Sex tourism booming in the Dominican Republic

SANTO DOMINGO, Dominican Republic, Wednesday February 6, 2013 – While many Caribbean countries are exploring innovative approaches to boost their tourism industries, the Dominican Republic reportedly continues to attract large numbers of visitors, thanks, in part, to the world’s oldest profession.

The popular destination, which attracted 4.6 million visitors in 2012, making it the most visited nation in the Caribbean, is renowned for its breathtaking scenery, pristine beaches and quality accommodation.

But in the paradisiacal resort areas, it’s not unusual to spot foreign men with attractive local women a fraction of their age, providing visible evidence of an aspect of the tourism industry neither promoted nor condemned by the government and tour operators.

Way before allegations surfaced claiming United States Senator Bob Menendez and a political contributor visited the country for wild parties with prostitutes, the Dominican Republic had acquired a reputation as a sex tourism haven.

According to the Centre for Integral Orientation and Investigation, a Santo Domingo-based health and outreach organization, studies suggest that between 60,000 and 100,000 women work in the country’s sex trade.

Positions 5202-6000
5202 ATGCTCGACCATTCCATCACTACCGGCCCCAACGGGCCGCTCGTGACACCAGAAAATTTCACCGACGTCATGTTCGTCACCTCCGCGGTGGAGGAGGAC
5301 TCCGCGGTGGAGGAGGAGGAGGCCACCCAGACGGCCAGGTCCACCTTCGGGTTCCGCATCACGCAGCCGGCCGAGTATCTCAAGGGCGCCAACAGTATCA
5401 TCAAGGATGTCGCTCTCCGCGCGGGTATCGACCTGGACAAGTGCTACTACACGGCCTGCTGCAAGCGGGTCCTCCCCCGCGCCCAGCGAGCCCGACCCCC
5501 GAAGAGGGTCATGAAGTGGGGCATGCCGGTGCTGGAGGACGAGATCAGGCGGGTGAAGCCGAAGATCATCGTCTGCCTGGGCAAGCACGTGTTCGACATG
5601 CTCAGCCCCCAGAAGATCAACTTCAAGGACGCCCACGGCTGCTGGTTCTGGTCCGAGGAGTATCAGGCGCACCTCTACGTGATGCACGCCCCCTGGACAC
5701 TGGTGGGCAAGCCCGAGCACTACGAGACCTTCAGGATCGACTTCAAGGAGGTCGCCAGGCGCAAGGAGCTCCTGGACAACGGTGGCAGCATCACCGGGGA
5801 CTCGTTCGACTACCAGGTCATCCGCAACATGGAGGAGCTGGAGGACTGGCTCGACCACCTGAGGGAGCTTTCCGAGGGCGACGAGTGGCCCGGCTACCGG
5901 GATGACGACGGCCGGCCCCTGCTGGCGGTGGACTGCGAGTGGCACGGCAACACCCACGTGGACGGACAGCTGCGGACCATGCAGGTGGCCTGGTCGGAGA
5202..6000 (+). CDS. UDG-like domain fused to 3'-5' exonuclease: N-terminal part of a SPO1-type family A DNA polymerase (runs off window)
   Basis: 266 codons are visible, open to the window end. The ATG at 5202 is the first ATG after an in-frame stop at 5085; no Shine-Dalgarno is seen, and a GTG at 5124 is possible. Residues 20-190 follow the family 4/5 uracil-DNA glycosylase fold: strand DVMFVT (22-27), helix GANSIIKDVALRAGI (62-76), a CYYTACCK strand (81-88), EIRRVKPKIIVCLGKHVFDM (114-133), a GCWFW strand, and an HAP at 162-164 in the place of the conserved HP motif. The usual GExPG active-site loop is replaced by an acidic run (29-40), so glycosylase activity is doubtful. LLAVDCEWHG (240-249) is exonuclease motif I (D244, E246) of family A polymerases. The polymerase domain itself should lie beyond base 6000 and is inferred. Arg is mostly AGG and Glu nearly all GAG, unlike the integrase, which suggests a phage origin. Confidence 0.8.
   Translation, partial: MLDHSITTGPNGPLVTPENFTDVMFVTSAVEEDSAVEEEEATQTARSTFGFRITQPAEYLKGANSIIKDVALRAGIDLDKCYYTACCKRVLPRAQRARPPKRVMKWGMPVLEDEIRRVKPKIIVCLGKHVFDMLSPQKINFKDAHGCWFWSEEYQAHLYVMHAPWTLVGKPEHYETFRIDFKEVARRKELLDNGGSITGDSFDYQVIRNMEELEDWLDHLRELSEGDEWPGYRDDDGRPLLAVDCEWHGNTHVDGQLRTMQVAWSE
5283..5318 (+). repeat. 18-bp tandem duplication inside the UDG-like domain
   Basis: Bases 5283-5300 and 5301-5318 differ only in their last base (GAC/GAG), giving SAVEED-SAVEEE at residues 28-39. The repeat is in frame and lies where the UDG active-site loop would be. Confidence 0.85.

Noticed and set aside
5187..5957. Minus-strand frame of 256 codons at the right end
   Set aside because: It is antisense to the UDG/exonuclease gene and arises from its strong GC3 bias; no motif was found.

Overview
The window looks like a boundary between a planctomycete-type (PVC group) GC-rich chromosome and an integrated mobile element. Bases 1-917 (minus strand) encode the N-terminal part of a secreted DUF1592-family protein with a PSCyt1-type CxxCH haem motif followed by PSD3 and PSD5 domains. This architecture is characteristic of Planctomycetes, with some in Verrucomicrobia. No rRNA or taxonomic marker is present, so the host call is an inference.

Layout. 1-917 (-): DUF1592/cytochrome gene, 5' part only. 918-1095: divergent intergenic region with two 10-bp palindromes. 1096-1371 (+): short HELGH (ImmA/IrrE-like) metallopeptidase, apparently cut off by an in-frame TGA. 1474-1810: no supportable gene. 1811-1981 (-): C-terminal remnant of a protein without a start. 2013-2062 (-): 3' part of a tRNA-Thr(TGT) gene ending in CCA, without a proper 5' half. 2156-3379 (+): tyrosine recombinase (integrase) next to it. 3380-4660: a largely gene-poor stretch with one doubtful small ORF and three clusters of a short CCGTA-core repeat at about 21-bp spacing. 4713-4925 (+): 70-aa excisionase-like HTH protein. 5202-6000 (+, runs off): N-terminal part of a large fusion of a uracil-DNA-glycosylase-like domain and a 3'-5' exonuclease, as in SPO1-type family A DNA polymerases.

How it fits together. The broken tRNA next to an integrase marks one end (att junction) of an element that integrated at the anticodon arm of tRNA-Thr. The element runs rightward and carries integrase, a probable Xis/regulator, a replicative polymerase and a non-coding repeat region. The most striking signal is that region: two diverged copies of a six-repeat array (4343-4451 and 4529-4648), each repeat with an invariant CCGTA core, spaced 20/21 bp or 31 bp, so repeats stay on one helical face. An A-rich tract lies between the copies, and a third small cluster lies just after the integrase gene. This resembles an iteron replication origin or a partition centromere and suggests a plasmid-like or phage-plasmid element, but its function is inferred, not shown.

“The Dominican Republic has been associated both on the island and off the island with sex for sale,” noted Georgetown University professor Denise Brennan, author of What’s Love Got to Do With It?, which examines sex tourism in the country. “Dominican sex workers strategically position themselves and talk about themselves and make use of foreigners’ expectations of them as being hot and sexy.”

While countries from Brazil and Costa Rica to Thailand and Cambodia are also known to have thriving sex tourism industries, the Dominican Republic’s proximity to the United States and Europe, bolstered by its inexpensive travel packages, have made it a favoured spot.

There’s also a wide range of options available, from 30 minutes with a woman in a small hotel for about US$40 to various packages often arranged privately via the internet.

“We’ve become known as a place where foreigners feel they can come and live out their fantasies,” according to former prostitute Jacqueline Montero, who now heads an organization that assists sex workers. “It’s not illegal. … It’s easy and, for tourists, it’s inexpensive.”

While laws prohibit sex with minors, prostitution is neither illegal nor legal in the Dominican Republic. As such, it is practiced openly and widely accepted as legal by police. Click here to receive free news bulletins via email from Caribbean360. (View sample)